I’m struggling to be me. Struggling to find the time, energy and opportunity to be me.
To be me is to strive. To strive towards goals. To achieve. But just now I’m lacking clear goals and, if I had the chance to create those clear goals, I’m lacking the ability to achieve them.
Almost every day my time, energy and enthusiasm are eroded before I get a chance to tap into them. It’s a bit like when you build a wall of sand on the beach and the small waves lapping at its base continually and gradually erode it away, leaving little trace of that sand wall you were quite proud of.
What do I mean? Well, it’s complex. The factors at play are part of an interwoven web which makes it hard to write or talk about in any coherent and credible way. Such that when I try to convey it to friends or colleagues they must be struggling to comprehend what confusion I’m complaining about.
I’ve tried to identify the major elements to extrapolate the issues and identify how I can improve my chances of being in a position of achieving.
A typical day for me (times are ballpark)
- 5.30 – 6.30am: get woken up by Ferdinand wanting to come into our bed after a broken and disturbed night’s sleep
- 6.30-7am: drag myself out of bed and try and function to sort out Ferdinand and then me
- 7.15-8.15am: sort out and eat breakfast with a great deal of noise, fuss, cajoling and stressing followed by trying to engage my brain into getting everything I need into my bag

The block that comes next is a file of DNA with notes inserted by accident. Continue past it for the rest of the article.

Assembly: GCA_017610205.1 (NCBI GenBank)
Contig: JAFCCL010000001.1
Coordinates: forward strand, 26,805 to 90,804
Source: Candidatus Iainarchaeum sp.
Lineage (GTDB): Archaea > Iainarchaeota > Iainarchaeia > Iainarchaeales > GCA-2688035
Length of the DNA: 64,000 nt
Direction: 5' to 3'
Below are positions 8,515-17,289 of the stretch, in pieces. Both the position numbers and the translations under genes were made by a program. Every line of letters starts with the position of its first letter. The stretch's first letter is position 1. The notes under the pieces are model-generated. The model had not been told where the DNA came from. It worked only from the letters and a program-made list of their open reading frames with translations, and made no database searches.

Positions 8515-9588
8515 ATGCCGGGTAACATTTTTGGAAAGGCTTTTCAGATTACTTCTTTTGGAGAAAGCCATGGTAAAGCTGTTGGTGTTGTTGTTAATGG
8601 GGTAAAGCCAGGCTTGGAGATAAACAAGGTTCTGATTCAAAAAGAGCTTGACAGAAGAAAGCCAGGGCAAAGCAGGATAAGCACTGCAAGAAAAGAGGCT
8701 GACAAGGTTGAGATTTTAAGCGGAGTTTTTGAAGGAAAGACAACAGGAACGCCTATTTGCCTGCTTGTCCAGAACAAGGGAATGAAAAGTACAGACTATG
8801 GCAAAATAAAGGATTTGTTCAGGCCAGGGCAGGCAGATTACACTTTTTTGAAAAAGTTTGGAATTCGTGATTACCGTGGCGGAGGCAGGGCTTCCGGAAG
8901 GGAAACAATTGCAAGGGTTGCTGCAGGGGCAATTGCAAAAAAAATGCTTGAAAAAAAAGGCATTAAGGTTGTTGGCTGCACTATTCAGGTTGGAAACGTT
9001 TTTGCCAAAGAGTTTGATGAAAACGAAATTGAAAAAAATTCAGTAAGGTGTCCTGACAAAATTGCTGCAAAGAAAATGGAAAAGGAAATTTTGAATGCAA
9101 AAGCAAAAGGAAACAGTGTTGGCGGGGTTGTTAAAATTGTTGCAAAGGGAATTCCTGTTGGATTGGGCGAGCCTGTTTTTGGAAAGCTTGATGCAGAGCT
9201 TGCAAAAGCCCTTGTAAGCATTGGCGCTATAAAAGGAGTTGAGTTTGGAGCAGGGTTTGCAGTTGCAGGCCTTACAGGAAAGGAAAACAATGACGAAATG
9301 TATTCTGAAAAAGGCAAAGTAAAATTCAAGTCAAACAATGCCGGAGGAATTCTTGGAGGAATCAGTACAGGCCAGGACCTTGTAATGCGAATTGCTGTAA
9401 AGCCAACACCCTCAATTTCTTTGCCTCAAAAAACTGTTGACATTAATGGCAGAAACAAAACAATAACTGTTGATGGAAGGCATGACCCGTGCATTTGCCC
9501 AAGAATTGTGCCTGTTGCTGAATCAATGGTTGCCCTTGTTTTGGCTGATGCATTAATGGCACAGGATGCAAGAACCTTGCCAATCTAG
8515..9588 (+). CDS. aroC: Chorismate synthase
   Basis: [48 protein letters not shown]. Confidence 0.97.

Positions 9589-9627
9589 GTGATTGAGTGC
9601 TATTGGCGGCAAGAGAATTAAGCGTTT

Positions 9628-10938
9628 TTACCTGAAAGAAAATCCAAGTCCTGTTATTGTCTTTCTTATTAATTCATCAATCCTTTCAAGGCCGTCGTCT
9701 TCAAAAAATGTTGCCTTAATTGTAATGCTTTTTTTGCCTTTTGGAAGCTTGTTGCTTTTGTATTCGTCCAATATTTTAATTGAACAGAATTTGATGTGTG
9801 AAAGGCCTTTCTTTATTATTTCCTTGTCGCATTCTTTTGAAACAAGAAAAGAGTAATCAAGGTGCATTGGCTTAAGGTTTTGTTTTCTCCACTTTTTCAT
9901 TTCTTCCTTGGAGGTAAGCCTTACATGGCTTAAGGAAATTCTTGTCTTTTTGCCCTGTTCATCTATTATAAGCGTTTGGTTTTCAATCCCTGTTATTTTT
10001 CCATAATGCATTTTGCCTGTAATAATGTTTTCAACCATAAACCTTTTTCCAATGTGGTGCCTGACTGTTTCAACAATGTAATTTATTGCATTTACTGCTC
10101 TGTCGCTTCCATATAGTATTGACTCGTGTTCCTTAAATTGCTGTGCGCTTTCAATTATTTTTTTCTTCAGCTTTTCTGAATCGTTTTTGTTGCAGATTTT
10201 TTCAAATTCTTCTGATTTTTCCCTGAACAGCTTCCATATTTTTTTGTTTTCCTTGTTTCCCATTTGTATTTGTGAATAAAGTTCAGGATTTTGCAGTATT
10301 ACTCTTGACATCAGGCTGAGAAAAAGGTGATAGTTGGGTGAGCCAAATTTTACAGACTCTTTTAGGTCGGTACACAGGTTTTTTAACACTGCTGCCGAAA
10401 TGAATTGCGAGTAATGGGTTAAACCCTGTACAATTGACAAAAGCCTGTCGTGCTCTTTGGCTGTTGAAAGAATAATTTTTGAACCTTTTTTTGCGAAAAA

- 8.15-9.30am: commute. Drive 30-40mins to nursery. Drop off kids. Walk to Subway. Take Subway. Walk to office (by this time I’m already feeling beaten)
- 9-5am: work: Generally left to get on with things
- 5-6.30pm: reverse commute
- 6.30-7pm: Catch up with Jo and the kids
- 7-7.30pm: bath time
- 7.30-8.30pm: bed time & stories
- 9pm: eat dinner
- 9.30-11pm: Try and muster energy to get things done, OR sit with Jo and watch TV or listen to radio, OR go to bed feeling done for and sad that another day has passed with no progress in achieving.
I deliberately ignore every health, fitness, or lifestyle article that says ‘get good sleep’ as part of its ‘top tips for success’. This may well be correct, but in the real world, show me anyone with young kids who is a) getting enough sleep and b) is getting enough quality sleep to be able to achieve effectively.
I’ve had over 3 years of shallow, fragmented, unsatisfactory sleep and it’s not looking like changing anytime in the short-medium term. The effect of a bad night’s sleep is a groggy, under-productive following day. That’s fine in the exception, but after such a long period of feeling fatigued I’m starting to feel cross much more than I want to for a happy lifestyle, and I’m feeling increasingly numb to many things.
I’d take quality over quantity with regard to sleep, but I’m getting neither. While my desire to achieve doesn’t wane, my ability to do so, and to do so well, is vastly reduced due to lack of decent rest and recovery.
I have very little time to achieve. I read many interesting and motivating articles on how people make their success and achieve while still working in a job, but I’m struggling to find where I sit on the excuses vs. no excuses axis. I’m aware that I do use excuses for things, but I’m also acutely aware that I need quality sleep to be able to use non-traditional time periods e.g. 11pm-2am. I could probably get away with far less than the 7.5hrs I used to count on regularly, but there’s never any guarantee that I’ll get even 5 hrs of quality sleep. If I could ensure that, then staying up late not only makes some more sense, but it becomes a whole lot more doable.
The nights I do stay up late working on my own projects, I’m pretty useless the next day. So then Jo has to take up the slack, meaning she’s broken the following day and so the cycle goes on. It’s relentless and it’s the relentlessness that’s the main problem and barrier to me achieving. So I’m at a loss as to where to find the time to achieve.